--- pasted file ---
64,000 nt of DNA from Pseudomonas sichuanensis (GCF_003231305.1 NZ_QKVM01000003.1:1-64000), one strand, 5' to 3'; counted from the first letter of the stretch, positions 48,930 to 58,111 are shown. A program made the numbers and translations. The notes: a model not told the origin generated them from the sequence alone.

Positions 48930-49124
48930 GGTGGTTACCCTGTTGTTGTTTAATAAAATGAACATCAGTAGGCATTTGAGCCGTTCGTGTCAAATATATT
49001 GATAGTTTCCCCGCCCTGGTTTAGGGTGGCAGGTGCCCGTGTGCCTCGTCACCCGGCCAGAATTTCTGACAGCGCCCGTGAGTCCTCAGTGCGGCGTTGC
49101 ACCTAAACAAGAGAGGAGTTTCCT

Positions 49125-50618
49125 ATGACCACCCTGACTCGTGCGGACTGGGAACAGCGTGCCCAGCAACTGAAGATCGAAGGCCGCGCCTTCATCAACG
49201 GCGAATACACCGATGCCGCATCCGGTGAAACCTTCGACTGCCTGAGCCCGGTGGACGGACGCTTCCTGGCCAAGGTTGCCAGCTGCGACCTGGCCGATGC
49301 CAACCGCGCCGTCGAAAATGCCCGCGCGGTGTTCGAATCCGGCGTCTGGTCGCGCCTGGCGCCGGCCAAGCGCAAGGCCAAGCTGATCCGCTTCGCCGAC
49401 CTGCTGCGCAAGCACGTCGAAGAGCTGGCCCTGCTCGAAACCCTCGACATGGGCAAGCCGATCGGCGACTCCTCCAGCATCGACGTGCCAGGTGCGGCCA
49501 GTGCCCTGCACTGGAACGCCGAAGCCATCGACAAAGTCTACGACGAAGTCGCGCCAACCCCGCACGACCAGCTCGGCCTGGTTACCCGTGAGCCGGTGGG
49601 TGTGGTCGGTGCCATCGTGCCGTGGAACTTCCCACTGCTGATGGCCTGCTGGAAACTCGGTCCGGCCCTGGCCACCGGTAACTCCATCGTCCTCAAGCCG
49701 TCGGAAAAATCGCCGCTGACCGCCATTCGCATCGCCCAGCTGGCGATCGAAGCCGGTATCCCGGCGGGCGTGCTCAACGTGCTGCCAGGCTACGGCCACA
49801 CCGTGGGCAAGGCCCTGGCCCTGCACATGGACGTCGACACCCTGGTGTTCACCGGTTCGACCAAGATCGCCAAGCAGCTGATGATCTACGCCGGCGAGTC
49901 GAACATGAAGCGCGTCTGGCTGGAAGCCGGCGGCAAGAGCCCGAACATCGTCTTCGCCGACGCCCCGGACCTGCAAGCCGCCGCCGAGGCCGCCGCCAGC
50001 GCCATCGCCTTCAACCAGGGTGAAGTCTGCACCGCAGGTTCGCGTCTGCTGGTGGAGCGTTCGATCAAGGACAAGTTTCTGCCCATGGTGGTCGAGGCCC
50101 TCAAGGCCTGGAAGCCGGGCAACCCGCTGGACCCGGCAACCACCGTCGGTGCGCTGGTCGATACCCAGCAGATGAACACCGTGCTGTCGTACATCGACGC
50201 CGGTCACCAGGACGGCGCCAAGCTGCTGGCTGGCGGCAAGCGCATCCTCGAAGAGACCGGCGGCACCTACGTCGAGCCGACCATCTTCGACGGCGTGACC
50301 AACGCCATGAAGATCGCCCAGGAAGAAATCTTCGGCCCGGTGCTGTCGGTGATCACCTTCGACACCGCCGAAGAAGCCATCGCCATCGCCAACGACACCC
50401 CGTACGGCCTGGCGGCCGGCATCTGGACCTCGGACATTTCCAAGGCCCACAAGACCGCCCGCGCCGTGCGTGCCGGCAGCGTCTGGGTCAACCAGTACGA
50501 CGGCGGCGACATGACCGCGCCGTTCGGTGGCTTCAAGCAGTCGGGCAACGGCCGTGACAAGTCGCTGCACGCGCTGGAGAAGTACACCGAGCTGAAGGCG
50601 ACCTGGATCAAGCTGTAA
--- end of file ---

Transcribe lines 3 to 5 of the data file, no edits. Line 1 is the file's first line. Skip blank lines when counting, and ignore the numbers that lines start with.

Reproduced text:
48930 GGTGGTTACCCTGTTGTTGTTTAATAAAATGAACATCAGTAGGCATTTGAGCCGTTCGTGTCAAATATATT
49001 GATAGTTTCCCCGCCCTGGTTTAGGGTGGCAGGTGCCCGTGTGCCTCGTCACCCGGCCAGAATTTCTGACAGCGCCCGTGAGTCCTCAGTGCGGCGTTGC
49101 ACCTAAACAAGAGAGGAGTTTCCT